Tweet Inside: Microblogging in a Corporate Context
Critics argue that with Twitter an unprecedented mass of meaningless information iscreated (e.g. Pear Analytics 2009).
Research Investigating the Use of Twitter
Due to the widespread adoption by millions of users (e.g. Kazeniac 2009), Twitter andmicroblogging in general have become the subjects of research from different disci- plines. Existing work focuses mainly on describing the phenomenon (e.g. Barnes &Böhringer 2009; Huberman et al. 2009; Krishnamurthy et al. 2008). Moreover, the useof Twitter has been investigated across contexts, such as political campaigning (Cetina2009), as a form of electronic consumer word-of-mouth (Jansen et al. 2009), as a learn-ing tool (e.g. Ebner & Schiefner 2008; Parslow 2009), or as a tool for social activism(Galer-Unti 2009).Since our interest lies in understanding the proliferation of microblogging in the enter- prise context, we draw on two studies that portray the ways in which individual userscommunicate with Twitter in the public space in order to later contrast and compare thefindings with our study. Firstly, one recent study shows that 80% of Twitter users can be classified as so-called ‘me-formers’, who mainly make themselves the object of their communications. Just 20% are seen to be true ‘in-formers’, who post content that is tar-geted towards other users’ interests (Naaman et al.2010). The authors identified severalcommunication types, of which they discuss the four most frequent: 41% of all postscontain
information about oneself
( “I'm tired”), 25% are
("Blue sky inWinter"), 24% utter
( “Great game yesterday”), while only 21% ex-hibit true
exchange of information
(“New Study on Enterprise 2.0: http:// ...”). In an-other study, Java et al. (2007) found four meta-categories of usage: 1) daily chatter, 2)conversations, 3) information/URL sharing, 4) news reporting, with a similar contribu-tion between personal communication and information sharing. Most posts can be class-ified as daily chatter, while conversations account for 21% of the tweets, and only about13% of all tweets share information / URLs.While these results are in line with what the developers imagined the use of Twitter to be, i.e. to share what one is currently doing/thinking, it needs to be noted that informing behaviour still accounts for a significant proportion of communication, which showsthat many users have found productive and professional uses for the service. Essentially,this is what inspired transferring the idea to the corporate context.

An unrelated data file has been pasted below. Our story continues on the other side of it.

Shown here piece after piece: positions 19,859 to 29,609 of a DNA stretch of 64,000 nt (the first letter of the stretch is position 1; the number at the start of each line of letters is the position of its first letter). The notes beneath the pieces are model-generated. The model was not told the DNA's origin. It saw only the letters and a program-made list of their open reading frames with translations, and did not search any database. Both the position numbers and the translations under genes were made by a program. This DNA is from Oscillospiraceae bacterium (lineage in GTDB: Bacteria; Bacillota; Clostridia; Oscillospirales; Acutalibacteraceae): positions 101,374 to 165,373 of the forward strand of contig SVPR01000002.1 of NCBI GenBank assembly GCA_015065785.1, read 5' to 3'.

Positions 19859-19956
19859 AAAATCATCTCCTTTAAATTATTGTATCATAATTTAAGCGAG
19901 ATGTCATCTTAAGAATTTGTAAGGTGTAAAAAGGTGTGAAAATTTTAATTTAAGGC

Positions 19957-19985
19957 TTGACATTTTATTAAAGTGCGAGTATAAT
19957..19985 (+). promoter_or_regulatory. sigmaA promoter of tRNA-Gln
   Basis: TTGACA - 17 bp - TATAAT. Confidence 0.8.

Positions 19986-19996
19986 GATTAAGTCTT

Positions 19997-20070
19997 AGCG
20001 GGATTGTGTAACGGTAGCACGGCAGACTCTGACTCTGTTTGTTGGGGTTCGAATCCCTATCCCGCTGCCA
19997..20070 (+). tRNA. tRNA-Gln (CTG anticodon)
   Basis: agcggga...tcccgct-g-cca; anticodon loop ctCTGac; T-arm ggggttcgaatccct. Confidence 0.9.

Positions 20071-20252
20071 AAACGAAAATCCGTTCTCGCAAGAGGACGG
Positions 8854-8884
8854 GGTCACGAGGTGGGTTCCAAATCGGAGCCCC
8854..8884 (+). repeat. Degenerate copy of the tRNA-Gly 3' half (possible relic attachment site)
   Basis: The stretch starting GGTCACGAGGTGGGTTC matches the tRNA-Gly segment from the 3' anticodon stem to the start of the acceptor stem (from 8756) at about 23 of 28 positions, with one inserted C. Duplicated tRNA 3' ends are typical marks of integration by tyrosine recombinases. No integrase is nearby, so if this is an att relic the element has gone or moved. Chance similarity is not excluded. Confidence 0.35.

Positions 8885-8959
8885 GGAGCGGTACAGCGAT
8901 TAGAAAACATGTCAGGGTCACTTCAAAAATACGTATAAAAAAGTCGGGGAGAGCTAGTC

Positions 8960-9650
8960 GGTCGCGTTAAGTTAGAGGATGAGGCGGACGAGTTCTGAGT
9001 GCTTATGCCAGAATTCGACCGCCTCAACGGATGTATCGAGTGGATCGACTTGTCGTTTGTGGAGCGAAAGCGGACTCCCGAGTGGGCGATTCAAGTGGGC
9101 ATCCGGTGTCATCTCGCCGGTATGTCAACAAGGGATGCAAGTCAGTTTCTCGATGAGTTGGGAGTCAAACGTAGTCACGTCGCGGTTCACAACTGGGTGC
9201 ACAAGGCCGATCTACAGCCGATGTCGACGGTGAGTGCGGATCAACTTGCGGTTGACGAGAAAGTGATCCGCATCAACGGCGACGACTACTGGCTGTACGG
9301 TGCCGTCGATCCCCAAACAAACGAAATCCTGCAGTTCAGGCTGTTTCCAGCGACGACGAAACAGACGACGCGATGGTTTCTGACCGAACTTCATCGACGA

Given the success of Twitter, a range of EMB platforms have emerged in the market- place and corporations have begun to ask how they might exploit the potential of mi-croblogging for internal/group communications. While platform providers claim a rangeof benefits, decision makers however have been cautious to warm to the idea. At thesame time, a lively discussion on the benefits and risks associated with corporate socialmedia has emerged in Blogs and other online commentary outlets. Among the concernsis that microblogging is only a temporary fashion, that nobody in the company will usethe tools and that most organisations will not be ready culturally to implement socialmedia (Marchionda 2009). Others deplore that many HR managers are entrenched in anoptimisation and control attitude detrimental to the application of social media (Hus- band 2010) and that many organisations are not yet ready to open up to the idea of social media in the workplace (Meister & Willyerd 2009). Specifically, many companyexecutives are agitated by the procrastination potential, fearing that the application of